The Court accepted the defense's appeal and annulled the prosecution against the former officers. According to the ruling, the basic crime for which they were accused would not be proven.
A new setback had the indictment that seeks to determine criminal responsibilities in the alleged abduction of Ricardo Harex González, a 17-year-old boy who lost track of him in 2001.
Yesterday Tuesday, the Court of Appeals accepted the appeal filed by the defense of Máximo Sánchez Márquez and Anwar Kharufeh Jadue, two retired officers of the Carabineros who were accused of covering up a crime of child abduction.
In a unanimous decision, the Court considered that the underlying crime was not justified, therefore it is not possible to attribute responsibility to the ex-policemen.
Now, the prosecution regarding both concludes, pending whether other parties involved in the case decide to appeal to the Supreme Court.
The former officers were prosecuted along with two other police officers and three Salesian priests –including ex-bishop Bernardo Basstres– on October 15.
The former visiting minister Marta Jimena Pinto placed preventive detention on all of them, but later the Court of Appeals ordered their release upon payment of a 200,000-peso bail.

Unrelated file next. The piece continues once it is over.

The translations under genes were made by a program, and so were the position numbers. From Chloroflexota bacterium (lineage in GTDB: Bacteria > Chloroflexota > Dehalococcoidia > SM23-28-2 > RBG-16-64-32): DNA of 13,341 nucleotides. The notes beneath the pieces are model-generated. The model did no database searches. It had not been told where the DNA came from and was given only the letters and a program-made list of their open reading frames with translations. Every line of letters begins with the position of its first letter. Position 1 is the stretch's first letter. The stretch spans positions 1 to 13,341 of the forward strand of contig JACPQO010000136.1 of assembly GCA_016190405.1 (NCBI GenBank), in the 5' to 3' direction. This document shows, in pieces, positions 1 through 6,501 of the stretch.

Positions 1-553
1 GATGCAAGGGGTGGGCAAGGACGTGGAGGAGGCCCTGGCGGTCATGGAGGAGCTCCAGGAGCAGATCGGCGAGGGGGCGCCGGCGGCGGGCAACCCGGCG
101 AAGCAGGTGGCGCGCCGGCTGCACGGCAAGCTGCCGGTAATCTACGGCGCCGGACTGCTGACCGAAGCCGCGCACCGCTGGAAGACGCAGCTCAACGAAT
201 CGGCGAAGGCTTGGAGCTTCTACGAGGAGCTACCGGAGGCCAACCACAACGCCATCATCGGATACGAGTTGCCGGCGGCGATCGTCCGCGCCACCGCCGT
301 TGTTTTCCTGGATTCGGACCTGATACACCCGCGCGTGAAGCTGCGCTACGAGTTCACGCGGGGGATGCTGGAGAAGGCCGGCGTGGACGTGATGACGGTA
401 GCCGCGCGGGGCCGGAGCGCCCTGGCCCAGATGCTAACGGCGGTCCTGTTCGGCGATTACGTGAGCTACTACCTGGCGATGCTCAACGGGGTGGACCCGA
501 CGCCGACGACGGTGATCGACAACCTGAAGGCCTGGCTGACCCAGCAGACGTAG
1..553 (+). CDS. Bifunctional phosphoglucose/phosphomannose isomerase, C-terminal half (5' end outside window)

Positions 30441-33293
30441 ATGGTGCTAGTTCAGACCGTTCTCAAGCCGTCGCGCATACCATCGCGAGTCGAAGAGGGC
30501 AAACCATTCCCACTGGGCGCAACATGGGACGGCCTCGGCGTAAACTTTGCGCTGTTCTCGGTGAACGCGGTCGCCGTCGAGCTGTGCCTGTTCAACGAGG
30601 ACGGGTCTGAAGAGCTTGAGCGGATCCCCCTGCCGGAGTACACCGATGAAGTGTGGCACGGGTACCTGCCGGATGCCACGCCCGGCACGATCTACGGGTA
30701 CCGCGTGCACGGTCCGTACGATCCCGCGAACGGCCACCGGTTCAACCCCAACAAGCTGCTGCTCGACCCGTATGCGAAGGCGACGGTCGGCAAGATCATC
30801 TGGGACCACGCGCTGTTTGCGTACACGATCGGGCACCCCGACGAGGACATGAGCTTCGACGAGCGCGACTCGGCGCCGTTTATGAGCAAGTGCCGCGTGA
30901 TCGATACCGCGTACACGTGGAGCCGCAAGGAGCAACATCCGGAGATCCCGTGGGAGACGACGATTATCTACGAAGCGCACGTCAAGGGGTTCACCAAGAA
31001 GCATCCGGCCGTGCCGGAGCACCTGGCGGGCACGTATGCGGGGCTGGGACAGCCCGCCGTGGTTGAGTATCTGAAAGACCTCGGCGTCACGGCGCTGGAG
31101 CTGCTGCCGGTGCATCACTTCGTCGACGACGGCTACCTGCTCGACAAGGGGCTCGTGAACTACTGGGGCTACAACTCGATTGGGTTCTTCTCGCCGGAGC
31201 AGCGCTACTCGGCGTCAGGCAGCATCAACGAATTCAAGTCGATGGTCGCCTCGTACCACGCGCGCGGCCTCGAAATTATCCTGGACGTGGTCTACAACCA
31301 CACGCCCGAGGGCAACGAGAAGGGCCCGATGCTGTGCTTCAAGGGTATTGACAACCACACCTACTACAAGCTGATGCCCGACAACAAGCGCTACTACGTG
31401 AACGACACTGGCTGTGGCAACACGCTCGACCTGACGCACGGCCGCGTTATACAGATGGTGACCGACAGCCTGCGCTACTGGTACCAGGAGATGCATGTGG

A new setback occurred on October 26, when the highest Magellan court accepted two amparo appeals and annulled the prosecution against Bastres and the priest Leonardo Santibáñez.
On that occasion, the Court ruled that there was insufficient evidence to justify the existence of the underlying crime (the abduction of the adolescent Ricardo Harex), nor the participation attributed to the protected persons.
The annulment of the prosecution of Bastres was confirmed by the criminal chamber of the Supreme Court on November 8.
Now the Court of Appeals has ruled on the situation of Kharufeh and Sánchez. The courtroom made up of minister Caroline Turner, minister Claudio Jara and member lawyer Carmen González accepted the defense appeal and revoked the prosecution against the troops.
The The ruling indicates that “the truth is that in no case is the existence of the base crime sufficiently justified (…) considering also that the defendants were never interrogated as defendants, that is, exhorted to tell the truth, enough reasons for them necessarily, for the sake of out of respect for the procedural rules that govern us, the challenged resolution must be revoked.”